How does he do it? How does Steven Wilson continue to create original, envelope-pushing, mind-blowing, mind-expanding music for the surround sound arena? After numerous spins, I can unequivocally say that the 96/24 LPCM Blu-ray mix of The Raven That Refused to Sing (and Other Stories) (5 stars; kscope; release date: February 26) has wiped the surround slate clean and set the benchmark anew. (Sure, you can select the DTS-HD Master Audio 5.1 option if you wish, but 96/24 is the way to go.)
It’s that bloody good.
One of the reasons that Raven's 54 minutes and 43 seconds cuts such a wide new swath is that the man and his associate producer and recording engineer, Alan Parsons, captured the core of Wilson’s Grace for Drowning touring band performing live off the floor at East West Studios in Los Angeles last September. (You can watch the band at work in the “Studio Documentary” that was shot by longtime Wilson visual collaborator Lasse Hoile in the Blu-ray’s Bonus section.) The intuitive muscle of that band, buttressed by the addition of lead guitarist Guthrie Govan, comes through in the improvs and overall natural mastery of A-level material.
Raven commences with the 12-minute hard-charger “Luminol,” with a Nick Beggs-driven bass line leading the way while Govan’s guitar swatches ping-pong in the fronts and Theo Travis’s flute lines swirl around your head until the instrumentation halts and a massive, layered vocal bed swoops down on you. And then Wilson deploys the King Crimson MKII mellotron as Beggs’s bass returns to the center stage (and the sub channel) before giving way to keyboard wiz Adam Holzman. The second movement begins with an almost buried “Planet Caravan”-like guitar line setting the stage for the verses. Drummer Marco Minnemann deftly Bruford-izes a Yes-like passage that’s anchored in the rear channels, and there’s an elegiac vocal harmony section that would make Crosby, Stills and Nash proud.
The tone downshifts a bit with Track 2, “Drive Home.” On the verses, Wilson’s near-falsetto vocal warble weaves around his acoustic guitar figures, while the track opens up wide on the choruses thanks to the all-channel reach of the London Symphony Orchestra string section, conducted by Dave Stewart (as in Hatfield and the North/National Health Dave, not Eurythmics Dave).
Track 3, “The Holy Drinker,” opens with shimmery, Twin Peaks-ian keyboard riffage that leads into snarling guitar, a left-turn cool down, and an eventual full-channel pummeling that’s a twisted cousin to the sinister undertones of Drowning’s “Index.” (And, uh, those outro, rear-channel howls? Chilling.)
“The Pin Drop,” Track 4, is another tone break, commencing with a dreamy, clockwise, Gilmour-ian guitar line as Wilson vocalizes high notes in the center channel before a full-band, full-channel assault hits you at 1:15, with drummer Minnemann just tearing it up in the rears and Travis’s lofty sax solo teeming all around you.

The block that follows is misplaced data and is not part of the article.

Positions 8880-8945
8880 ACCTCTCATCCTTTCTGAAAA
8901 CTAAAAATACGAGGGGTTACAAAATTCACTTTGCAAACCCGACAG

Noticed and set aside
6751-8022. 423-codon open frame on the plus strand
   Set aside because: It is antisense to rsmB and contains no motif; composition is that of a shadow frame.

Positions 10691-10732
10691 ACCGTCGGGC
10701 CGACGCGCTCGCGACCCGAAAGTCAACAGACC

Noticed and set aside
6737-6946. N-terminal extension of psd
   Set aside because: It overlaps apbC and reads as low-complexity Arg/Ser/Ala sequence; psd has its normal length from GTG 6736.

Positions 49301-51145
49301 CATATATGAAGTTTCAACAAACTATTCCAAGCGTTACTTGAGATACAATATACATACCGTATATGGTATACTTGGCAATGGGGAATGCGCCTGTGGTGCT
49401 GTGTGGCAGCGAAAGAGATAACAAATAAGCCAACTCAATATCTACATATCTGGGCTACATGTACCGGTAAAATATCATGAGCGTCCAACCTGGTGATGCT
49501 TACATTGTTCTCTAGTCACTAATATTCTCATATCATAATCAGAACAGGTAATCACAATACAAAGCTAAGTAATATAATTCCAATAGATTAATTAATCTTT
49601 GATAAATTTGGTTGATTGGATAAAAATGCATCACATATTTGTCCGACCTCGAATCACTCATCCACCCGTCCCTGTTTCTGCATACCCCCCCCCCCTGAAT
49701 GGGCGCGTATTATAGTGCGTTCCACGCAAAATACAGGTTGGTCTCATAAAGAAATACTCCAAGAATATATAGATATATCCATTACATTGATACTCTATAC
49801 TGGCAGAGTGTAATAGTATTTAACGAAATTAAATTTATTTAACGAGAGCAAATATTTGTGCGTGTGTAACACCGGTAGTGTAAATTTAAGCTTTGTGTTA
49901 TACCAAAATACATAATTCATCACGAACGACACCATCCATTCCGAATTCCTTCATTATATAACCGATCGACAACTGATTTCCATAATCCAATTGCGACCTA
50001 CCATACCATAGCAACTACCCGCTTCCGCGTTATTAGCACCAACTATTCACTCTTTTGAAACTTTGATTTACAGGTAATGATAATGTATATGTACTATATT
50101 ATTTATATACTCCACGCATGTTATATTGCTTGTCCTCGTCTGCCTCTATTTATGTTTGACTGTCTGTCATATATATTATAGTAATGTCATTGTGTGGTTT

The epic Track 5, “The Watchmaker,” begins plaintively, Wilson’s guitar delayed front to back as he starts singing the verses, his doubled vocal lines emphasized in the rears. The KC mellotron makes a welcome return to echo the vocal lilt before the middle movement commences and picks up the pace, Minnemman’s cymbal work sharp in the rears with Travis’s flute and Holzman’s organ setting the stage for Govan’s overdriven, down-the-middle solo. Another dialed-back movement commences with lush, overlapping harmonies until the mellotron and the band envelop and then simply crush you with their abject power until fadeout.
Raven’s titular last call, Track 6, balances yearning piano, vocal pleading, wistful clarinet and sax, and the rise, fall, and rise of the strings. It’s Wilson’s most heartfelt, raw-emotion-invoking song since Porcupine Tree’s Stupid Dream closer, “Stop Swimming.”
The breadth and scope of Raven represent Steven Wilson at the height of his creative powers, where surround sound music and mixing has reached a heretofore unheard aural apex. Our ever-searching ears are lucky to be consistently challenged and rewarded by this man’s muse.
Naturally, the upcoming tour — presented in live quad, as was the groundbreaking Grace for Drowning tour — must be seen and heard. Dates and further info can be found at http://stevenwilsonhq.com/sw/tour-dates/.
Mike Mettler has been Editor-In-Chief of Sound + Vision since January 2006, and has been on staff since (gulp) 1989. An unrepentant audiophile, he spends many a sleepless night trying to reconcile his undying love for vinyl records with his iPod and iPad obsessions. Someday, he hopes to own a turquoise 1967 Mustang fastback.